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PCB Washing No Clean

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#64537

PCB Washing No Clean | 24 June, 2011

My company is currently looking for a closed loop system that we could use for batch washing of PCBs. We primary use no clean flux and are looking for a system that we can use to clean the residue? Most likely we are going to have to add an additive like Alpha's 2110.

Any recommendation that you can provided would be greatly appreciated.

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#64539

PCB Washing No Clean | 24 June, 2011

You should look at Amtech Solders. They have excellent no-clean fluxes that are designed to be water washable if desired. We have been using them with great results for about 4 years now.

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#64541

PCB Washing No Clean | 24 June, 2011

I am going to open the flood gates of comments. The purpose of no clean is so you do not have to clean it. Yes I am aware of no cleans that you can clean. If you need to clean the boards use a water soluble paste. If you do not clean, no clean properly you can cause even more contamination on the board. Now back in the day for you old timers cleaning boards was not a big deal with the old style vapor degreasers until we found out it was destroying the ozone layer.

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#64545

PCB Washing No Clean | 27 June, 2011

I fully agreed do not CLEAN the NON CLEAN process. However, some customer may request to clean the non clean process; and they willing to pay for it. In order to clean the non clean processes (the residual on the board), you need to consider the compatibility of your Non Clean chemical used. The best way were first understand your non clean chemical characteristic, then select some chemical cleaning supplier (you can get a lot of supplier from web search, I do not mentioned here as I am sale person from any of this company and do not tried to put wrong comment of certain cleaning product). After select the cleaning chemical then you need to perform first level evaluation to find out the cleaniness of the assembly after wash (some supplier may claim they are so effective but in reality it is not).

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#64577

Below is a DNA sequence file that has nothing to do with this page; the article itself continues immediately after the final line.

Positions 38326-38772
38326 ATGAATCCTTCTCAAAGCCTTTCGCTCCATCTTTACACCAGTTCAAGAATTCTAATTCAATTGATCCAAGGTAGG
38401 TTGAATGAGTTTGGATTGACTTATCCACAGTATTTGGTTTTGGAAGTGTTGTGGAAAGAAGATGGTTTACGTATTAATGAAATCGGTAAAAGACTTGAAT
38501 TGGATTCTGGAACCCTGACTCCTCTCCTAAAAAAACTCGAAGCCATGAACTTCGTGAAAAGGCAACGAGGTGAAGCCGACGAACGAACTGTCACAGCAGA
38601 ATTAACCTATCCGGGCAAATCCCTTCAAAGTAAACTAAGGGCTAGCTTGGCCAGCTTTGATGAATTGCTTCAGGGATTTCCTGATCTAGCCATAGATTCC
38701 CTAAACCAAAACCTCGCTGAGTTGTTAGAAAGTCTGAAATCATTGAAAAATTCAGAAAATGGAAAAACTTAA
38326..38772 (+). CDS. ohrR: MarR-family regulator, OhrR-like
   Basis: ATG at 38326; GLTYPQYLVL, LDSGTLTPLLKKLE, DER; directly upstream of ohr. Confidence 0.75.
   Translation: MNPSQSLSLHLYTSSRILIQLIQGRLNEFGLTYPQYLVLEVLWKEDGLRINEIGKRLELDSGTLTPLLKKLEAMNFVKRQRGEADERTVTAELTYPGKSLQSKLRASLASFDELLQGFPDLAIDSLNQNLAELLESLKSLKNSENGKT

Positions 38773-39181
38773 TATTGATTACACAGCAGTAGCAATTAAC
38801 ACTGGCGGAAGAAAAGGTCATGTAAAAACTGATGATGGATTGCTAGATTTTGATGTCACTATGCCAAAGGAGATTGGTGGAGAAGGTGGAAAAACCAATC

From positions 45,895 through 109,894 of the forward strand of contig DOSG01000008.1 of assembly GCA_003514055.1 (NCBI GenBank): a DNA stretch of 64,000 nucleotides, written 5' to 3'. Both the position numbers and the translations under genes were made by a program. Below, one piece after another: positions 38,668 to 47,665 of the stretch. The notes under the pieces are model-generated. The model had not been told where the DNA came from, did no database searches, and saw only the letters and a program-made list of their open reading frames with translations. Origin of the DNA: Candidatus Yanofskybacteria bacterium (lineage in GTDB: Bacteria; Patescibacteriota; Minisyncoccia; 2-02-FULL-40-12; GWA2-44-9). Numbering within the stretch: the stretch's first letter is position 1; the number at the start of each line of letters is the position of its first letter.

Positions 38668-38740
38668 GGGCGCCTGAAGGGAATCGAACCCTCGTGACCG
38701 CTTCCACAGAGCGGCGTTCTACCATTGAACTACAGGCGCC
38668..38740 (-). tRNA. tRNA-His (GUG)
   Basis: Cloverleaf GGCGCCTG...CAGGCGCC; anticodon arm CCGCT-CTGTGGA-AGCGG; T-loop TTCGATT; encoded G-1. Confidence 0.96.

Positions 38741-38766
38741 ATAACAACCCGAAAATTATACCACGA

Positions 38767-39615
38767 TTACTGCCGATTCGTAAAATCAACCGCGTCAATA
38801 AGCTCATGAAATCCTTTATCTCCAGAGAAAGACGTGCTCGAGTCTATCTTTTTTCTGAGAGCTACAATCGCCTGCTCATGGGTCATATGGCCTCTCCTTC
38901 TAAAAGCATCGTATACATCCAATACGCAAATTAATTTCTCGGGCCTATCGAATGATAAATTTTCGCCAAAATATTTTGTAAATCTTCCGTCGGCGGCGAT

PCB Washing No Clean | 29 June, 2011

Let's be more specific. Why do you need to clean the boards? I assume it is for testing purposes, probe contact concerns and the like. This is the only economical reason I can think of to clean no-clean flux residue from your assemblies. Before you go the route of a glorified dishwasher, what changes have you tried in your process? Have you tried changing the preheat temperatures of your wave? By increasing the temp, you can burn off more of the residue. The problem we had with this is, it worked great for one assembly, but then we started experiencing solder shorts with others. You may find a happy medium. Another solution would be to change your flux to something more ICT friendly. We experimented with Kester's 977 low-residue flux and had pretty good success. You might want to try that first.

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#64586

PCB Washing No Clean | 5 July, 2011

Hi Bill,

I agree with not cleaning the no-clean. If you're looking for a cleaner because one of your customers is requiring no residue be left on the PCB's, I'd investigate switching to a Water Soluable Process for those specific assemblies. (You'll need to enforce strict process control, but you're already doing that with your leaded and lead-free pastes. As far as a cleaner, I'd be very careful shopping for a used cleaner. Most of the older Batch Type cleaners on the used equipment market are no longer supported. I'd check with the machine manufacturers first and make sure that whatever used machine you find is still fully supported. (I ran into this when I chased down this Wild Goose a few years ago when I held your job)

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